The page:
Norah’s dolls were sold worldwide, and many were made for various tourist industries, most notably the cruise ship industry. Almost all the shipping companies sold Norah Wellings products on board their ocean liners, with the main marketing line being the range of sailor dolls featuring the name of the ship on their hatbands. There were hundreds of ocean liners traveling between Europe and the United States, and for the majority of passengers the trip wasn’t complete without a souvenir. The sailor dolls were first introduced in 1929 and were part of the Norah Wellings novelty doll range. They soon became the most popular novelty doll in the Wellings catalogue. The very first ‘Sailor’ was model 140 and he was called ‘Jollyboy ‘. He had glass eyes, a painted smiling mouth with teeth showing and a bright orange curly wig. His head was made of velvet and he had a blue velvet body with bare feet. He wore a white cotton hat and only his head was jointed. Over the years a whole range of
‘Jollyboys’ were produced, in a variety of sizes, but all with the name of the navy ship or ocean liner on the hatband and nearly
all with bare feet. An example of her ‘Jollyboy’ sailor range forms part of our doll collection at the National Museum and dates to the 1930s. Our doll however is missing his little sailor hat. The most commonly found novelty dolls are sailors, Canadian Mounties, Scots and Black Islanders.
With the outbreak of the Second World War (1939-1945) the business fell on hard times but continued producing dolls alongside the army, which commandeered the machine room to store food supplies, and a company that manufactured uniforms and gas masks. After 30 years Victoria Toy Works closed its doors in September 1959. Nora did not want to sell her designs and burned all her tools, designs and unfinished dolls in a huge bonfire. The finished dolls and toys were donated to various institutions and societies.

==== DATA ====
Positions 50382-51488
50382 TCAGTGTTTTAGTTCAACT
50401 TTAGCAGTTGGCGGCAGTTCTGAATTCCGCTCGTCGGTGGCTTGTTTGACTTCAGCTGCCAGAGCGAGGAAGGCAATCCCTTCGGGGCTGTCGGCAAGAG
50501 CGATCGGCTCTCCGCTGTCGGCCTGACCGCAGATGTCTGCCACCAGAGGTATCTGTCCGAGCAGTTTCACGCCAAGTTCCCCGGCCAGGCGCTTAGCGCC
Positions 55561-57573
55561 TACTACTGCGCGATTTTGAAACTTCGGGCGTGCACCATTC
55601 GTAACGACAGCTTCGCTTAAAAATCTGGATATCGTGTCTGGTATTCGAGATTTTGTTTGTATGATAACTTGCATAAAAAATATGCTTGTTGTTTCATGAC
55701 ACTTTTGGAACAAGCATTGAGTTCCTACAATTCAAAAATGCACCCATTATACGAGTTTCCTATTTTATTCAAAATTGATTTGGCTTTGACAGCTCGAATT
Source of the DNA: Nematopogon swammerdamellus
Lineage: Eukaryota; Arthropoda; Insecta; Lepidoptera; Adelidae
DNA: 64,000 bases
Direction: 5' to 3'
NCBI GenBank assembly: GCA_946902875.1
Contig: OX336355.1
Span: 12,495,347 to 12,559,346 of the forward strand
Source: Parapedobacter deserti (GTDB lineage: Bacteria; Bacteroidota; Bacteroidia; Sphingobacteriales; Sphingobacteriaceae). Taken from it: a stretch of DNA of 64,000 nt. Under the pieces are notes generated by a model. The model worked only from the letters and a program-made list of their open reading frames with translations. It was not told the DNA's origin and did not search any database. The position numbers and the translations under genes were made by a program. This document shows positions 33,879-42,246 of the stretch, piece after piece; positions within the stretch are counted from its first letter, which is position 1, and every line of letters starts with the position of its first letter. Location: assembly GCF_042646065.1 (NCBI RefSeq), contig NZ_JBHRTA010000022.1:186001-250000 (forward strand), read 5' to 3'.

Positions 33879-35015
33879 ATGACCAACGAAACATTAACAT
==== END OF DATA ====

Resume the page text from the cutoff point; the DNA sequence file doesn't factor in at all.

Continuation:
When Norah Wellings retired, the Cunard Shipping Company asked another well-known British doll maker, Peggy Nisbet, to
supply them with sailor dolls. Norah had no objection to Peggy making the dolls but was unwilling to share her patterns or techniques. The untrained eye might mistake a Peggy Nisbet sailor doll for a Norah Wellings ‘Jollyboy’. From the 1960s other companies also copied the sailor dolls, and this included a company called Empire. These dolls are often found with a sticker ‘Empire ‘ under the collar and were made well into the 1980s.
Norah’s retirement years were spent painting, gardening and cooking at the home Leonard had built for her. She died in
February 1975 at the age of 82.
Although ignored by collectors for many years, rag dolls have recently become more sought-after. Since 2016, the vast majority of Norah Wellings’ dolls are priced between one and two thousand rand. Larger, rarer models fetch much more.
Carter, J. Norah Welling Dolls. https://www.lifestyle.com.au/dry/norah-wellings-dolls.aspx
Foulke, J. 1987. 8th Blue Book Dolls & Values. Maryland. Hobby House Press, Inc.
Goodfellow, C.1993. The Ultimate Doll Book. London. Dorling Kindersley.
King, C.E. 1977. The Collector’s History of Dolls. London. Robert Hale Limited.
Norah Wellings. https://en.wikipedia.org/wiki/Norah_Wellings
Trotter, G. 2003. Norah Wellings Cloth Dolls and Soft Toys. Hobby House Press.
Trotter, G. Norah Wellings Journal. https://norahwellingsjournal.blogspot.com